A petition sent to the United Nations by 500 of the world’s most prominent writers calls on the governments of the world to clamp down on mass surveillance. Signed by such luminaries as Tom Stoppard, Martin Amis, Arundhati Roy, Margaret Atwood, Gunter Grass and Orhan Parmuk, the petition includes statements such as the following:
The basic pillar of democracy is the inviolable integrity of the individual. Human integrity extends beyond the physical body. In their thoughts and in their personal environments and communications, all humans have the right to remain unobserved and unmolested.
This fundamental human right has been rendered null and void through abuse of technological developments by states and corporations for mass surveillance purposes.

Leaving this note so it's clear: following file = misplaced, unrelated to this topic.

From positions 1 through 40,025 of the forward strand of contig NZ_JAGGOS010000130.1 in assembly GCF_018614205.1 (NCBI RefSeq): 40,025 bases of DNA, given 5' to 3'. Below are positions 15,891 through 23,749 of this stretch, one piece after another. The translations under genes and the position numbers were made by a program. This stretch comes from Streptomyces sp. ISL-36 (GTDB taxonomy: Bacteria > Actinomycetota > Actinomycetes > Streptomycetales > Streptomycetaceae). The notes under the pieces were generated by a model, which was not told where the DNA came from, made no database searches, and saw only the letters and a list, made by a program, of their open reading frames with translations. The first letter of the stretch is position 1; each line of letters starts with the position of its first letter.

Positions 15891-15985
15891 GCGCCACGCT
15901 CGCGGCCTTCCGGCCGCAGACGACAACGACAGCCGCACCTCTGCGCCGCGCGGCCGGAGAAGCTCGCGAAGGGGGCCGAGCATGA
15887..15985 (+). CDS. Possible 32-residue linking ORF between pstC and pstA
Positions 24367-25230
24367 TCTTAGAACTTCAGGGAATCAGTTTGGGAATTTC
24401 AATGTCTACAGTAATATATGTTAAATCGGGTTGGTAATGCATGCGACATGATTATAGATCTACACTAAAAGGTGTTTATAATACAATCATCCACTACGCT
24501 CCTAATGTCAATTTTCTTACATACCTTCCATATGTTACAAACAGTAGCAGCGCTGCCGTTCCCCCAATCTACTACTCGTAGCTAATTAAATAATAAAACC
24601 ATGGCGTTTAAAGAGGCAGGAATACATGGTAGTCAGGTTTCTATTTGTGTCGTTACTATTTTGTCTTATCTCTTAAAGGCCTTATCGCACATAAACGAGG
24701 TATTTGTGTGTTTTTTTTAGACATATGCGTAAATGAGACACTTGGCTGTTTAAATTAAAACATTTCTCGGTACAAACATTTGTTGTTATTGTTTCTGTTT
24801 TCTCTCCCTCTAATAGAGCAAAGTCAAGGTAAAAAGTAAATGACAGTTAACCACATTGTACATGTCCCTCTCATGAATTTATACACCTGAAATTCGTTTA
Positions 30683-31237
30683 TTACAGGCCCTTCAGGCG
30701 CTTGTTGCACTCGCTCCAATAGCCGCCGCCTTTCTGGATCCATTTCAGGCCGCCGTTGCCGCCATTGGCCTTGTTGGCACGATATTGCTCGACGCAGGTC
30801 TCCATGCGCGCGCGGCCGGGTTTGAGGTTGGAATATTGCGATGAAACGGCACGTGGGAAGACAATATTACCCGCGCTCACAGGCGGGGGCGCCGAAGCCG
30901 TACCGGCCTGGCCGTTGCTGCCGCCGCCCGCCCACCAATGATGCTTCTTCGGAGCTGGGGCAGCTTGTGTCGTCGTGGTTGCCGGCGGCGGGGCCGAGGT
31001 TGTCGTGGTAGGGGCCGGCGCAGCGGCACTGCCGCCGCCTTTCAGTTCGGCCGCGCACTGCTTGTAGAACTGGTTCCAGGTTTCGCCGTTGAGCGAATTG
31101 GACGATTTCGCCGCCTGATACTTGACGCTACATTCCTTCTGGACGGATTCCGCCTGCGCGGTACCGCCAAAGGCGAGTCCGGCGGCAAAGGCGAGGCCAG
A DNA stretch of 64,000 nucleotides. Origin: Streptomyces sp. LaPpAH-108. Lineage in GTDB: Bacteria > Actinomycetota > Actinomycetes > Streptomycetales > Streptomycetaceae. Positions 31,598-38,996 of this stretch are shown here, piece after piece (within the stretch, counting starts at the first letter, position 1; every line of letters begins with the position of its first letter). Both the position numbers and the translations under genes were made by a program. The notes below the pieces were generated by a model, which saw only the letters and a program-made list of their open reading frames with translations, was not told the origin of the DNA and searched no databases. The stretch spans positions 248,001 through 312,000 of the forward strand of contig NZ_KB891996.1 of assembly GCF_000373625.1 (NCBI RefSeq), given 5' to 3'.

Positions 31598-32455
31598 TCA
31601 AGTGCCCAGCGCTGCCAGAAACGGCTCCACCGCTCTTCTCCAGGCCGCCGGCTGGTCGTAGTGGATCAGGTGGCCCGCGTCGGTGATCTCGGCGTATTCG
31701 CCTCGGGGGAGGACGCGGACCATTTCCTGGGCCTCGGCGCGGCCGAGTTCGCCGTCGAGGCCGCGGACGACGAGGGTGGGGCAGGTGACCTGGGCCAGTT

A person under surveillance is no longer free; a society under surveillance is no longer a democracy. To maintain any validity, our democratic rights must apply in virtual as in real space.
The petition concludes with a series of demands:
WE DEMAND THE RIGHT for all people to determine, as democratic citizens, to what extent their personal data may be legally collected, stored and processed, and by whom; to obtain information on where their data is stored and how it is being used; to obtain the deletion of their data if it has been illegally collected and stored.
WE CALL ON ALL STATES AND CORPORATIONS to respect these rights.
WE CALL ON ALL CITIZENS to stand up and defend these rights.
WE CALL ON THE UNITED NATIONS to acknowledge the central importance of protecting civil rights in the digital age, and to create an international bill of digital rights.
WE CALL ON GOVERNMENTS to sign and adhere to such a convention.